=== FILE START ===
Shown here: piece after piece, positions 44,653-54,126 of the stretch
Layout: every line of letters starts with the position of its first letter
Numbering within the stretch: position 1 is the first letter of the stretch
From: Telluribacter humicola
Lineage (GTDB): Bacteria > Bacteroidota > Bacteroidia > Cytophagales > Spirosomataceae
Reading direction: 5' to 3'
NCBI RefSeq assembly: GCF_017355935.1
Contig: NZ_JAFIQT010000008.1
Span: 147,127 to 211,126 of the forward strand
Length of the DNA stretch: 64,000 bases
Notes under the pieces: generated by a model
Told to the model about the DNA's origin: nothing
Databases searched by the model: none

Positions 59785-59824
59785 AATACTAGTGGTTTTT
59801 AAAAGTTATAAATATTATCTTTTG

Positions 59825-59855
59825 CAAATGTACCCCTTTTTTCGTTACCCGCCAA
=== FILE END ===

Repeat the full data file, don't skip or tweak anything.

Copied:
Shown here: piece after piece, positions 44,653-54,126 of the stretch
Layout: every line of letters starts with the position of its first letter
Numbering within the stretch: position 1 is the first letter of the stretch
From: Telluribacter humicola
Lineage (GTDB): Bacteria > Bacteroidota > Bacteroidia > Cytophagales > Spirosomataceae
Reading direction: 5' to 3'
NCBI RefSeq assembly: GCF_017355935.1
Contig: NZ_JAFIQT010000008.1
Span: 147,127 to 211,126 of the forward strand
Length of the DNA stretch: 64,000 bases
Notes under the pieces: generated by a model
Told to the model about the DNA's origin: nothing
Databases searched by the model: none

Positions 59785-59824
59785 AATACTAGTGGTTTTT
59801 AAAAGTTATAAATATTATCTTTTG

Positions 59825-59855
59825 CAAATGTACCCCTTTTTTCGTTACCCGCCAA